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A bright fireball over Tokyo explodes with the force of 165 tons of TNT

A space rock reportedly causes a sonic boom as it crashes into our atmosphere over Japan.

Eric Mack Contributing Editor
Contributing editor Eric Mack covers space, science, climate change and all things futuristic. His encrypted email for tips is ericcmack@protonmail.com.
Eric Mack
2 min read

The skies over Tokyo were lit up by an explosive extraterrestrial object early Thursday morning that also came with a sonic boom, according to some reports. 

Videos of the event show a spectacular light with green and purplish hues flying across the sky for just a few seconds at around 2:30 a.m. local time, before the light fizzles out. 

"I thought a person living (in the condo) above knocked down a shelf," one local said, according to the Japan Times.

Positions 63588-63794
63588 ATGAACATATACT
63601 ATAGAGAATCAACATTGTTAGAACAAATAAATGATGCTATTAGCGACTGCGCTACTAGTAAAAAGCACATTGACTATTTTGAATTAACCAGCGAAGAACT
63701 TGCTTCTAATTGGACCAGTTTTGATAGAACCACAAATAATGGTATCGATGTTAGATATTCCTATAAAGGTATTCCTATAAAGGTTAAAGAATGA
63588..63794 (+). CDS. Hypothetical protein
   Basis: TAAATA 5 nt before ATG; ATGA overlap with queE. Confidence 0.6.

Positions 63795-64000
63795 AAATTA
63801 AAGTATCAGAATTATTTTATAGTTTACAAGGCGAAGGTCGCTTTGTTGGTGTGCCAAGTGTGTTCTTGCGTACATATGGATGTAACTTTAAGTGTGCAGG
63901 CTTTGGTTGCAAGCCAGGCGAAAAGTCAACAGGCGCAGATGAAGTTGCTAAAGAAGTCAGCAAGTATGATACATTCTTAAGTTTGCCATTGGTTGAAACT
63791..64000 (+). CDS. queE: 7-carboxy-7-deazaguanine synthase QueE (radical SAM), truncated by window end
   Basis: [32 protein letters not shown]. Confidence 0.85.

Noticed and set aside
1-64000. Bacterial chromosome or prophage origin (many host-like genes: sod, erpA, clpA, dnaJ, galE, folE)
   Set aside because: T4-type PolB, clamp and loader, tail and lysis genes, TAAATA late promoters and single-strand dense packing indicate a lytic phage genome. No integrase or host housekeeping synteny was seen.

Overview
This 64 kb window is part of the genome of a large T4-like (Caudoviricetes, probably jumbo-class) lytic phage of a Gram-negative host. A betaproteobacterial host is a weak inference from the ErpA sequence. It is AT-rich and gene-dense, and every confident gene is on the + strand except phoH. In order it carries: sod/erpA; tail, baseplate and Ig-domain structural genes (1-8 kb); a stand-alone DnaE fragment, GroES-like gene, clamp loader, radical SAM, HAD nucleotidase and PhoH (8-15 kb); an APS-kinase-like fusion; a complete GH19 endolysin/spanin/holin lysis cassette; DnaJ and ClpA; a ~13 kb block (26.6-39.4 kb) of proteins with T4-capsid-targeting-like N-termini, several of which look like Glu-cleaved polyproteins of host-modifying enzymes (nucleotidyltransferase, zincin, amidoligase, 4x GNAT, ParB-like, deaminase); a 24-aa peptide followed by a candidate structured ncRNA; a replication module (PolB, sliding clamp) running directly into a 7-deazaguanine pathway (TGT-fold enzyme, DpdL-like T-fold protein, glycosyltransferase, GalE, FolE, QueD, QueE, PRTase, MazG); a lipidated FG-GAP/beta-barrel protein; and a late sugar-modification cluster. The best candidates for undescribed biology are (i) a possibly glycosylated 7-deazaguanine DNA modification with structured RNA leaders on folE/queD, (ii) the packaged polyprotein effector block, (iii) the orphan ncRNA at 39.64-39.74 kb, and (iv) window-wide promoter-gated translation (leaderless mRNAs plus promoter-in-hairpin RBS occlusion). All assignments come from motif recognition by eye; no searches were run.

The impact of what was likely a small asteroid colliding with our atmosphere was picked up by a few of the infrasound monitoring stations set up around the world and overseen by the Comprehensive Nuclear-Test-Ban Treaty Organization.

The International Meteor Organization reports that the meteoroid was visible from a large part of Japan's Kanto region.

"We were able to calculate a source energy of the entering asteroid of about (165 tons or 150 metric tonnes) of TNT," reads an IMO blog post

The IMO estimates the space rock could've been around 5 feet (1.6 meters) in diameter with a mass of around 1.8 tons (1.6 metric tons). For a comparison, the meteoroid that exploded over Russia in 2013 and blew out thousands of windows in the city of Chelyabinsk was likely 10 to 20 times more massive.

Fireballs are common occurrences, though one large enough to generate a sonic boom is a rarer event, especially when it passes over one of the largest cities in the world. Remember to keep one eye on the sky!